DALLAS -- Pioneer Plaza in downtown Dallas looked like a campsite on Wednesday, where demonstrators with Occupy Dallas rode out the morning's rain in pup tents.
Nearly three dozen still stand, despite the group's non-compliance with the city of Dallas's demand for a $1 million worth of insurance.
Despite the group's failure to meet Tuesday night's deadline, Dallas police have yet to make a single arrest. A spokesperson for the city of Dallas said that as because the city is trying to work through this issue peacefully.
Frank Librio, a spokesperson for the city of Dallas issued a statement:
"The city of Dallas is working to balance the demonstrators’ first amendment rights with the city's responsibility to protect the well-being of the participants, citizens and ensure the public property is protected from damage."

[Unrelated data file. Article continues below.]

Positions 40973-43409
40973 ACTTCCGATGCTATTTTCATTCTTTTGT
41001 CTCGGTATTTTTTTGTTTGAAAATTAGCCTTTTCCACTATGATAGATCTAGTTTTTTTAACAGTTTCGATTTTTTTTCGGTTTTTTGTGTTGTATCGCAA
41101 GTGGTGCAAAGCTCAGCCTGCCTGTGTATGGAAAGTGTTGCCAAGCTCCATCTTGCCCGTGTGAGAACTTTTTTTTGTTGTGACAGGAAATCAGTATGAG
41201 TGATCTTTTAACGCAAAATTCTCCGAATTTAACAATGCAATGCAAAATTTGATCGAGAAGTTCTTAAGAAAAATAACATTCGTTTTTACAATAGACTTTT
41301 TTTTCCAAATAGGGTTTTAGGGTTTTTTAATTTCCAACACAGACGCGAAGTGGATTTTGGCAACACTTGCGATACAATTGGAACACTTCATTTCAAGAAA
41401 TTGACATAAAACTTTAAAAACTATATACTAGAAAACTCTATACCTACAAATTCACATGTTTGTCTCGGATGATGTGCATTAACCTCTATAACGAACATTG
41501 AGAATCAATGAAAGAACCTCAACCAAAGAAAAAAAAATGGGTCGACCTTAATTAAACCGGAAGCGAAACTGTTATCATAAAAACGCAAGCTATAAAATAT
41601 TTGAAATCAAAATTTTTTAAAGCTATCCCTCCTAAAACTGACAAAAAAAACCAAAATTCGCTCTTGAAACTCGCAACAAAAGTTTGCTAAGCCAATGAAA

Demonstrator Tiffany White is an unemployed mom of two sons who have spent two nights at the protest grounds.
She is one of many who thought, so far, the city has acted in good faith.
Meanwhile, the attorney representing Occupy Dallas, Cameron Gray said in a statement:
"We are looking to protect the greater constitutional rights of demonstrators to assemble and express themselves through free speech."
He is hoping to meet with a federal judge Wednesday afternoon to ask for a temporary restraining order against the city of Dallas to ensure no one is arrested. He also wanted to ask the judge to establish some ground rules so both the city of Dallas and demonstrators are satisfied. He said that means working through issues like sanitation and trash issues that arise as the demonstration stretches into days.
As Gray explained, it is all about establishing that fine line between when a demonstration on public property becomes a camp out.